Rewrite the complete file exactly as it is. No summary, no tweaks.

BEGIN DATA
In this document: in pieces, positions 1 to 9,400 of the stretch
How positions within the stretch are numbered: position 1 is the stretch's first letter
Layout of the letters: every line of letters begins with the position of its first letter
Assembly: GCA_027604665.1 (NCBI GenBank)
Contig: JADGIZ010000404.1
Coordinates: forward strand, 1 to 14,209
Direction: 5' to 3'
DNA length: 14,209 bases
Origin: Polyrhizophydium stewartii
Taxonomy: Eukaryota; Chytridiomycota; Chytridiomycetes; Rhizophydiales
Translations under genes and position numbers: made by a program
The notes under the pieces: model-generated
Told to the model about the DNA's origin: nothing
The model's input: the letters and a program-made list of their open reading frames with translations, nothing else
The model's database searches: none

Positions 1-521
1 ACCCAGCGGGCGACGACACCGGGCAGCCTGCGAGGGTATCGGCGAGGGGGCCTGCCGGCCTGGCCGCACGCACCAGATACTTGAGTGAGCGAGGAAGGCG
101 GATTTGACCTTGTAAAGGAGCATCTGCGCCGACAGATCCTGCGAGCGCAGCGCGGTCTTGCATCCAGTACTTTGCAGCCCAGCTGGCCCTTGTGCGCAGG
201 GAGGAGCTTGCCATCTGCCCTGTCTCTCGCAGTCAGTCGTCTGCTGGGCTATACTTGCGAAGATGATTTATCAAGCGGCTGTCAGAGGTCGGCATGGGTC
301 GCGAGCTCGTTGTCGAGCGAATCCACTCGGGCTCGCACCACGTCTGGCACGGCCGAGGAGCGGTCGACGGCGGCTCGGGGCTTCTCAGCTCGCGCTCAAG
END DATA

In this document: in pieces, positions 1 to 9,400 of the stretch
How positions within the stretch are numbered: position 1 is the stretch's first letter
Layout of the letters: every line of letters begins with the position of its first letter
Assembly: GCA_027604665.1 (NCBI GenBank)
Contig: JADGIZ010000404.1
Coordinates: forward strand, 1 to 14,209
Direction: 5' to 3'
DNA length: 14,209 bases
Origin: Polyrhizophydium stewartii
Taxonomy: Eukaryota; Chytridiomycota; Chytridiomycetes; Rhizophydiales
Translations under genes and position numbers: made by a program
The notes under the pieces: model-generated
Told to the model about the DNA's origin: nothing
The model's input: the letters and a program-made list of their open reading frames with translations, nothing else
The model's database searches: none

Positions 1-521
1 ACCCAGCGGGCGACGACACCGGGCAGCCTGCGAGGGTATCGGCGAGGGGGCCTGCCGGCCTGGCCGCACGCACCAGATACTTGAGTGAGCGAGGAAGGCG
101 GATTTGACCTTGTAAAGGAGCATCTGCGCCGACAGATCCTGCGAGCGCAGCGCGGTCTTGCATCCAGTACTTTGCAGCCCAGCTGGCCCTTGTGCGCAGG
201 GAGGAGCTTGCCATCTGCCCTGTCTCTCGCAGTCAGTCGTCTGCTGGGCTATACTTGCGAAGATGATTTATCAAGCGGCTGTCAGAGGTCGGCATGGGTC
301 GCGAGCTCGTTGTCGAGCGAATCCACTCGGGCTCGCACCACGTCTGGCACGGCCGAGGAGCGGTCGACGGCGGCTCGGGGCTTCTCAGCTCGCGCTCAAG